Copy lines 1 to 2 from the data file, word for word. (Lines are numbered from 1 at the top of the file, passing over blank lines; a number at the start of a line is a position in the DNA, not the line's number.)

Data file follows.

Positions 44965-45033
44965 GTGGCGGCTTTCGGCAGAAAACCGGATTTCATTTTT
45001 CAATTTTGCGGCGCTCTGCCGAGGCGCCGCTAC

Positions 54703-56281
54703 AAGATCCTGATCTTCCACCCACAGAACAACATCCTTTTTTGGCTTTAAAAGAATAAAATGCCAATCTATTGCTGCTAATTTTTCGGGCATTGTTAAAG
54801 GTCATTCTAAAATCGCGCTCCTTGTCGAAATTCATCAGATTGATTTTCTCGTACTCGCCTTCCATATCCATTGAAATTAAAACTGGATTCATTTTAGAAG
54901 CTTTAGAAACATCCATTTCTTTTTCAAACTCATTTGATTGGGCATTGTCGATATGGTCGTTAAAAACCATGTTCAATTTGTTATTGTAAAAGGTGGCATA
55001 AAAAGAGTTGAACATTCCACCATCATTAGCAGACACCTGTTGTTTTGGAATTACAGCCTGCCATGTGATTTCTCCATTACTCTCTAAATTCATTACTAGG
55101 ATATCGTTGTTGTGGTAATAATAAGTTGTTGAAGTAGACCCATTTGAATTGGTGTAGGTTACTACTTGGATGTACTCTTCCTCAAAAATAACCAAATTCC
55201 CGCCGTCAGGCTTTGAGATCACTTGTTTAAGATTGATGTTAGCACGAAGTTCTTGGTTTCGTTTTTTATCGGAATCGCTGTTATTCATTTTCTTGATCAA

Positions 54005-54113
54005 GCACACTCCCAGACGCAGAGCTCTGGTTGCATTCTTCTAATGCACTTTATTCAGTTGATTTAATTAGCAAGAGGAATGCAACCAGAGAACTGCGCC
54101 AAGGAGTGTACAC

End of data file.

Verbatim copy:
Positions 44965-45033
44965 GTGGCGGCTTTCGGCAGAAAACCGGATTTCATTTTT